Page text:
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Five Ways To Invent A Word

Updated on April 25, 2016

Have you ever heard of Squornshellous Zeta? Or have you jumped in any puddle-wonderful puddles?

These are some terrific words made up by Douglas Adams, author of The Hitchhiker’s Guide To The Galaxy and e.e.cummings, a poet famous for his beautifully rhymed poetry.

Inventing words is fun and interesting to do. You can use made up words in poetry, Valentine’s Day cards, novel writing, slang and in social media conversations. You can name businesses or pets with them or even make a lovely poem to make your heart sing. Most of all, if they’re delicious enough, you can use them to stun and kill your audience (just kidding!)

In this hub, I will share a few methods to coax some new words from you using wordplay. You might like to try some of these with your children or friends as some of them can be quite amusing. I learned many of these techniques through a writing course and the exercises seem to stimulate the creative mind and make you feel poetic. I even used one of my invented words to name a business of mine – Inkfluence.

Just think, if the author of The Hitchhikers Guide To The Galaxy couldn’t make up new words, how much less rewarding the book would be to read. Or if e.e.cummings couldn’t make up his own words, his poetry probably wouldn’t be famous for its beautiful rhymes and enchanting reasons.

So, let’s invent some new words!

You can create words with random exercises, mathematical formulas and the mixing of letters into words to make new ones.
You can create words with random exercises, mathematical formulas and the mixing of letters into words to make new ones.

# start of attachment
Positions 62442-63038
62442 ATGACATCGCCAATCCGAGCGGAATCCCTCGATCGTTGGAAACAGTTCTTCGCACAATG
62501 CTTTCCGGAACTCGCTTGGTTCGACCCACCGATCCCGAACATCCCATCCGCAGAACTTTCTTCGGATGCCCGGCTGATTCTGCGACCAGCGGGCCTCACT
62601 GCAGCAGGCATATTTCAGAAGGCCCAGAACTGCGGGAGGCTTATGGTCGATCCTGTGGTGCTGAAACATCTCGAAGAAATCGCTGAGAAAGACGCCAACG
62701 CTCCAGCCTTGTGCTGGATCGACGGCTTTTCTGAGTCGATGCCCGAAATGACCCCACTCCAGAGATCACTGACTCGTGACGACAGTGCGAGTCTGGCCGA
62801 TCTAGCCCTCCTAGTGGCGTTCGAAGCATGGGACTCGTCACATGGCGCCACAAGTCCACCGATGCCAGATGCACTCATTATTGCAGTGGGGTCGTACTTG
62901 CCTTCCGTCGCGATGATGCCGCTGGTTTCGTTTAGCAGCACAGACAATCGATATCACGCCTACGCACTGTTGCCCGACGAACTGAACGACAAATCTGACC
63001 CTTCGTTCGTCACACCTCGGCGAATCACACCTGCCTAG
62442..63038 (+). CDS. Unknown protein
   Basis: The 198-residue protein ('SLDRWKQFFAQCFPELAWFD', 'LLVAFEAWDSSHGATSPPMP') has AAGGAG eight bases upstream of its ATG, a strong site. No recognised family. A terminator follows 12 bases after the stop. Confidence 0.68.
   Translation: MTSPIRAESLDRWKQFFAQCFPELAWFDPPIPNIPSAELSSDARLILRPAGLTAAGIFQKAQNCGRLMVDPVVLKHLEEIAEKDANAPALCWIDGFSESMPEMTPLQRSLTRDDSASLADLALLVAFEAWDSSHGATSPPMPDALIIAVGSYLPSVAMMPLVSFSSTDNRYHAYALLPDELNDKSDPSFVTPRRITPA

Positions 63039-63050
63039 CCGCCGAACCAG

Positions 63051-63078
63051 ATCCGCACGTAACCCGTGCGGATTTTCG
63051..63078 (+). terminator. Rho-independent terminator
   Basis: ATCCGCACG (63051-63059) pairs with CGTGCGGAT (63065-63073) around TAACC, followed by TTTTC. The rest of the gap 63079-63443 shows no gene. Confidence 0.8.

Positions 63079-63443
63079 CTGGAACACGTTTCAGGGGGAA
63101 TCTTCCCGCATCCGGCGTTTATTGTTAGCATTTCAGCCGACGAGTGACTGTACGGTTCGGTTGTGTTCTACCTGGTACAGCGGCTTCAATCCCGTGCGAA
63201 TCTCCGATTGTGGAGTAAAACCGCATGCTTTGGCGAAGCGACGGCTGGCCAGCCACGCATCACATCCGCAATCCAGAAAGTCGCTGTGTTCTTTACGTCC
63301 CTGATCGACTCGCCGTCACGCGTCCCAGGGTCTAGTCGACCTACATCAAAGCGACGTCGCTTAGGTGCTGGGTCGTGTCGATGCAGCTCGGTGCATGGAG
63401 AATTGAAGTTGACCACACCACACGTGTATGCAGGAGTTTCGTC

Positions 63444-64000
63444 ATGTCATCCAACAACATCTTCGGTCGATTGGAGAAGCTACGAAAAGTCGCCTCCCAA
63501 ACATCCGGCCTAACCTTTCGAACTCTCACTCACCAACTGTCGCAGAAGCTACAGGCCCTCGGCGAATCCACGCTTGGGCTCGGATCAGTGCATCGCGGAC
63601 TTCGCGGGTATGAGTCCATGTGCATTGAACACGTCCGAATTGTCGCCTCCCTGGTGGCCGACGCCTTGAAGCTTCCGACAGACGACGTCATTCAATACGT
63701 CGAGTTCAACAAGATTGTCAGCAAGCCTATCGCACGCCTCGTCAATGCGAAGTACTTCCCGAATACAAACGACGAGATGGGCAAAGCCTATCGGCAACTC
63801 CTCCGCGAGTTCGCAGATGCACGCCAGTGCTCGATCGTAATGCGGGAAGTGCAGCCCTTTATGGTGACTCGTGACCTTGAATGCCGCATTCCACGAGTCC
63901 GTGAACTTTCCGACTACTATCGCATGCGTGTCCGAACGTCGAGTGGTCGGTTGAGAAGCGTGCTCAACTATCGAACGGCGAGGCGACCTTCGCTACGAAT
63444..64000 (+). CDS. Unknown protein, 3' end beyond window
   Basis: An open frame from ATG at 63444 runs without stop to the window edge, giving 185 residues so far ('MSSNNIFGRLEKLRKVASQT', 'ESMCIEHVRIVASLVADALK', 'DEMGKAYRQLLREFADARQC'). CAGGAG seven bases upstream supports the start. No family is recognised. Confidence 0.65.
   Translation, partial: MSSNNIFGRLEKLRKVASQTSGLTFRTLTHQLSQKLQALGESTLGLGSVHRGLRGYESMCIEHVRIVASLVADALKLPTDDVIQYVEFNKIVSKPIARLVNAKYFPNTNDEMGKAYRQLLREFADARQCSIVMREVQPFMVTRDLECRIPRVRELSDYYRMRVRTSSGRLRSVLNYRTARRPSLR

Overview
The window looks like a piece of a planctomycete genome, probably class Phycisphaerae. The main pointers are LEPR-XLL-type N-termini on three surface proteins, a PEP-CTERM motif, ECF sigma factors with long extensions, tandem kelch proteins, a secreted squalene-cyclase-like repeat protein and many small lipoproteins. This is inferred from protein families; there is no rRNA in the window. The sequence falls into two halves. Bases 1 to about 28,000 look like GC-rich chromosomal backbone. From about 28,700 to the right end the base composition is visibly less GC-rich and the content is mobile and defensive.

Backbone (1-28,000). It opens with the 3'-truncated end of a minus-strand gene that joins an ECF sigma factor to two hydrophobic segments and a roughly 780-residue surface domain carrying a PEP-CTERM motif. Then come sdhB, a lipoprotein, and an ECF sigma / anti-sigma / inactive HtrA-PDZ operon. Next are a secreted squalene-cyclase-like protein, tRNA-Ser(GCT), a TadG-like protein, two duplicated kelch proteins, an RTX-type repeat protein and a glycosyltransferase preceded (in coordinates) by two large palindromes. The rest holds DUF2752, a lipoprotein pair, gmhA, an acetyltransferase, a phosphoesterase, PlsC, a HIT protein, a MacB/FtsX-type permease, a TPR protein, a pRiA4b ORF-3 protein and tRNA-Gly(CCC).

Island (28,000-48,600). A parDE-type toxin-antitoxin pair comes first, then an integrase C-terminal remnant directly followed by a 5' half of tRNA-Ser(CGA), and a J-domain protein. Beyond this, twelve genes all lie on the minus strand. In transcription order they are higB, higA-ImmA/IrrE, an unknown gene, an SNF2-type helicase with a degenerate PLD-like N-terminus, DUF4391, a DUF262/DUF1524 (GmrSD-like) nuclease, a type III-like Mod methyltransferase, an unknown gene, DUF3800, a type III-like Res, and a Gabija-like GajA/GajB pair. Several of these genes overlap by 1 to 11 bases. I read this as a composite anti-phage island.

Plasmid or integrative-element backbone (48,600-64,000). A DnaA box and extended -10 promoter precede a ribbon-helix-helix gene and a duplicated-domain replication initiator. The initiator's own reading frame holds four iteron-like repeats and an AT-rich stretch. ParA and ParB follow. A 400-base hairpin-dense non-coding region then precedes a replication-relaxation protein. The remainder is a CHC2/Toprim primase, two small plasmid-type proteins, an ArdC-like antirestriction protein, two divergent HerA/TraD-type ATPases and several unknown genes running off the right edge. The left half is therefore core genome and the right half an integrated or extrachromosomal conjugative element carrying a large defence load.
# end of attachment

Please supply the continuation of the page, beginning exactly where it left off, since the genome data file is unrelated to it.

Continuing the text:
Method 1: Paper Columns

  1. Take a piece of paper and fold it into 2 columns.
  2. In the first column, write a list of 15 emotions, adjectives (describing words) or other objects that are special to you. There should be 1-2 words for each item.
  3. Fold over the paper so you can’t see the first column.
  4. Go away for 10 minutes and have a cup of coffee.
  5. In the second column, write a list of 15 objects that are special to you. There should be 1-2 words for each item.
  6. Open up the paper and see if any of the words sound good when put together.

My Results

Here are the words I used:

First Column
Second Column
Marvellous
Cacti
Love
Photo
Stars
Silver
Melancholy
Ring
Prickly
Mug
Slurp
Guinea Pig
Hairy
Harlequin
Mellow
Spirograph
Dusty
Seed Bead
Delicious
Mink
Awesome
Design
Starjump
Facebook
Tickle
Diary
Massage
Quilt
Watermelon
Book

Method 1 Type Words

Other words I have created using this method:

Armchair Studio
Exfoliating Sideburns
Fartwhistle
Humsmells
Limelife
Lipstick Boy
Melodical Contours
Old Daylight
Opal Apple
Poetry Pancakes
Skytrees
Soap Abuse
Tender Snail
Turkish Hillsides

And here are the words/ideas I was able to invent:

Cacti Slurp
Mellowphoto
Starjump Silver
Watermelon Ring
Guinea Pig Massage
Harlequin Stars
Book Slurp
Mugmarvellous
Delicious Design
Ticklemink
Facebook Love